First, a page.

What is Osteoarthritis?

Osteoarthritis, also known as wear and tear arthritis, is a common problem for many people
after they reach middle age. It is important to know that knee replacement is not
the only option for osteoarthritis.

Image of Knee Osteoarthritis

Osteoarthritis is the most common type of knee arthritis. A healthy knee bends and straightens because of a smooth, slippery tissue called articular cartilage. This substance covers, protects and cushions the ends of the leg bones that form your knee. Between your bones, two c-shaped pieces of meniscal cartilage act as “shock absorbers” to cushion your knee joint. Osteoarthritis causes cartilage to wear away.

Key Factors that increase your risk:


  •  Age
  • Heredity
  • Weight
  • Injury
  • Overuse
  • Other Illnesses

How it Happens

Osteoarthritis occurs over time. When the cartilage wears away it becomes frayed and rough. Moving the bone along this exposed section is painful. If the cartilage wears away completely, it can result in bone rubbing on bone. To compensate for the lost cartilage, damaged bones may start to bow outward and form painful spurs. Pain and stiffness are the most common symptoms of knee osteoarthritis. Symptoms tend to be worse in the morning or after a period of inactivity.

Key Factors


The ability of cartilage to heal itself decreases as we age. Osteoarthritis typically affects people middle-aged and older.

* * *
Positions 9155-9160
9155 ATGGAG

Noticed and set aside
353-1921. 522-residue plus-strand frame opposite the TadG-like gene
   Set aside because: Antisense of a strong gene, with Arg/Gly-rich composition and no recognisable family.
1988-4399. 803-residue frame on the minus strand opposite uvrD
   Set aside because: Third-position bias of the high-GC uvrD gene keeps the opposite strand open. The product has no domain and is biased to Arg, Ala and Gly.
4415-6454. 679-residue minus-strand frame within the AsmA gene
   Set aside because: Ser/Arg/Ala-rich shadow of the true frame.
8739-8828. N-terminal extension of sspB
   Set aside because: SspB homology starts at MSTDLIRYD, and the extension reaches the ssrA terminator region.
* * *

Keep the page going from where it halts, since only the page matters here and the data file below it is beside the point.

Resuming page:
Previous knee injury, such as a sports injury, can lead to osteoarthritis later in life.

Other Injury:

If you have had other problems with your knee, such as gout, knee infection, or Lyme’s disease, your risk for osteoarthritis increases.


People in occupations that involve repeated kneeling or squatting, or heavy lifting and walking, are vulnerable to repetitive stress injuries in the knee. This makes them more likely to develop osteoarthritis.


The more you weigh, the more stress you put on your knee joints.


Certain genes have been linked to osteoarthritis. Inherited traits, such as being bowlegged, knock-kneed, or double jointed can also put you at greater risk for the disease.

Signs and Symptoms

Knee Pain

Do you wake up with
stiff knees?

Walking Up Steps

Do your knees hurt when going up or down stairs?

Pain Medication

Do you frequently take medication for knee pain?

Pain when Running<br />

Do activities you enjoy cause knee pain?

Knee Replacement Diagnosis from a Doctor

Have you been told you need knee replacement surgery?